US coronavirus deaths increased by more than 25,000 in July and cases doubled in 19 states during the month, according to official figures, dealing a crushing blow to hopes of quickly reopening the economy.
The US recorded about 1.9 million new cases in July, bringing the number of infections to 4.5 million, for an increase of 69 per cent. Deaths in July increased by 20 per cent to nearly 154,000.
The biggest increases were in Florida, with more than 310,000 new cases, followed by California and Texas with about 260,000 each. Cases in all three states doubled in June.
Cases also more than doubled in Alabama, Alaska, Arizona, Arkansas, Georgia, Hawaii, Idaho, Mississippi, Missouri, Montana, Nevada, Oklahoma, Oregon, South Carolina, Tennessee and West Virginia, according to the tally.
Connecticut, Massachusetts, New Jersey and New York had the lowest increases, with cases increasing by 8 per cent or less.
The US shattered single-day global records when it reported more than 77,000 new cases on July 16. During July, 33 US states had one-day record increases in cases and 19 set records for their increase in deaths in 24 hours.
After a rapid acceleration in cases, the outbreak appears to be stabilising in Arizona, Florida and Texas. Health officials are now concerned the outbreak has migrated to the Midwest because of summer travel.
The news that more states could be hard hit by the virus comes a day after the US reported that gross domestic product collapsed at a 32.9 per cent annualised rate in the second quarter, the nation's worst economic performance since the Great Depression.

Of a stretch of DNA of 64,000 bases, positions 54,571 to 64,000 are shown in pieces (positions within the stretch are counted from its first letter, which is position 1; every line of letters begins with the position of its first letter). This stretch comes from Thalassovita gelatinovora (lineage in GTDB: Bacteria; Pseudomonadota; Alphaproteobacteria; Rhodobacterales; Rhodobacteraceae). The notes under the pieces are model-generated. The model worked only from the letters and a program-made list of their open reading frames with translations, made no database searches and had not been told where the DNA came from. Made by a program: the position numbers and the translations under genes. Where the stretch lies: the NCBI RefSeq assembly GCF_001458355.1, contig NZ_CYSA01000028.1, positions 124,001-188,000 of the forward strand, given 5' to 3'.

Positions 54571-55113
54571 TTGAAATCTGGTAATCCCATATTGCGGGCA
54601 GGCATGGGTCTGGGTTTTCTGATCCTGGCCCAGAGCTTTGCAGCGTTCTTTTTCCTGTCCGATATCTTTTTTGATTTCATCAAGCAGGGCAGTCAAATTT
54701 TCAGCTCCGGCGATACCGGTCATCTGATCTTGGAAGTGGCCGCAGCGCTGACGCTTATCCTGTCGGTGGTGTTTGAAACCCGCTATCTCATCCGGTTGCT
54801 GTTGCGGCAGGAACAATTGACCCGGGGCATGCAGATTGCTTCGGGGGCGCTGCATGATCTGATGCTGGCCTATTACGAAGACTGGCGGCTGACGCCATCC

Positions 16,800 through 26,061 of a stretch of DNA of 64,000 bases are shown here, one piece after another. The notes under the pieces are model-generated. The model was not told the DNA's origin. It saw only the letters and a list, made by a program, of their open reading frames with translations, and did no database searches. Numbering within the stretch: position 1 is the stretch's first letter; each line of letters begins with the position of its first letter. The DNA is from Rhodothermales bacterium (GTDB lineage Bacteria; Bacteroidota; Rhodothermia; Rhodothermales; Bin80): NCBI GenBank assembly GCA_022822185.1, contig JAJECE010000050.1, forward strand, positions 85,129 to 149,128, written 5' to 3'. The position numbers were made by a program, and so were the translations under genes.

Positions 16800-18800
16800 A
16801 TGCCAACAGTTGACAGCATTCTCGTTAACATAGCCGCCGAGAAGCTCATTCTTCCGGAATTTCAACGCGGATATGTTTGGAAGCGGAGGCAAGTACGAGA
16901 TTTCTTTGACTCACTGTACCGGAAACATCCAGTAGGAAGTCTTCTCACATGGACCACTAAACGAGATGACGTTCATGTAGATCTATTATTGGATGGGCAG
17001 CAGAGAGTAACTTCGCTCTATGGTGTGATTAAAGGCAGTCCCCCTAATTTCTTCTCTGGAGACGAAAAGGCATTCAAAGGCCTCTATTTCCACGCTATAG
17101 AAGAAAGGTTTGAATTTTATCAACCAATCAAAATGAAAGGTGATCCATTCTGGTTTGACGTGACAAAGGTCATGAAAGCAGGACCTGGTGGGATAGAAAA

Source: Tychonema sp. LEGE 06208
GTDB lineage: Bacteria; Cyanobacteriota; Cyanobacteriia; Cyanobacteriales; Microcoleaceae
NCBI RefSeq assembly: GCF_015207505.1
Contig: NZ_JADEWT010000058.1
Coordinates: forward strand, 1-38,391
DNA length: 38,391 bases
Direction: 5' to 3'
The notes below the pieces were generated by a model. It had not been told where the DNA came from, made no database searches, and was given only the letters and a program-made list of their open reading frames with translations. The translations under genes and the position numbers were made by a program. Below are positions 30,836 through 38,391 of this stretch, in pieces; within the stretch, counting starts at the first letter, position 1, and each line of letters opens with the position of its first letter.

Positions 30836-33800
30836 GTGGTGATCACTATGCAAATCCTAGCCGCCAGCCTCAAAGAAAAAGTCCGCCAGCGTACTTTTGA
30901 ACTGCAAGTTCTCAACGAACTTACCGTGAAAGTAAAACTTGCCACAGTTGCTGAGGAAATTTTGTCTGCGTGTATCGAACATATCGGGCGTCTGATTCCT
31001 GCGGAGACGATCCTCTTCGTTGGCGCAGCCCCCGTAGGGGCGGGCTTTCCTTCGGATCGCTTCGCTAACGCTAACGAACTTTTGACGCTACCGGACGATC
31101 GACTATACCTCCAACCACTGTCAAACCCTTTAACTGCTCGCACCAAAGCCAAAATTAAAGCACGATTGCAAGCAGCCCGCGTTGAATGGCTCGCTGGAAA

In Europe, fears of a second wave of the pandemic have caused British Prime Minister Boris Johnson to postpone planned measures to ease the country’s lockdown as coronavirus cases began to the rise for the first time since May.
The government is scrapping plans to allow venues such as casinos, bowling alleys and skating rinks to open from Saturday. A plan to allow a limited number of fans back into sports stadiums is on hold.
Mr Johnson said the measures will be reviewed after two weeks.
He said a rule requiring face coverings worn in shops and on public transit will be extended to museums, galleries, cinemas and places of worship, warning that he would come down hard on employers who did not make workplaces Covid-secure.
In Italy, which had Europe’s worst early outbreak of the virus, the president called on people to behave responsibly. The right to freedom doesn't mean people have the 'right' to behave in a way that spreads coronavirus and causes others to fall ill, President Sergio Mattarella said on Friday.
"Learning to live with the virus until there is a vaccine does not mean behaving as if the virus has disappeared, " he added.
In South Korea, which has been praised for its effective handling of the pandemic, the elderly leader of a secretive sect at the centre of the country's coronavirus outbreak was arrested on Saturday for allegedly hindering the government's effort to contain the epidemic.
Lee Man-hee, 88, head of the Shincheonji Church of Jesus, is accused of giving inaccurate records of church gatherings and false lists of its members to health authorities.
Meanwhile, doctors in the Philippines have called on the government to impose a strict lockdown in the capital Manila to support the struggling health system after the World Health Organisation recorded a record daily rise in coronavirus cases on Friday.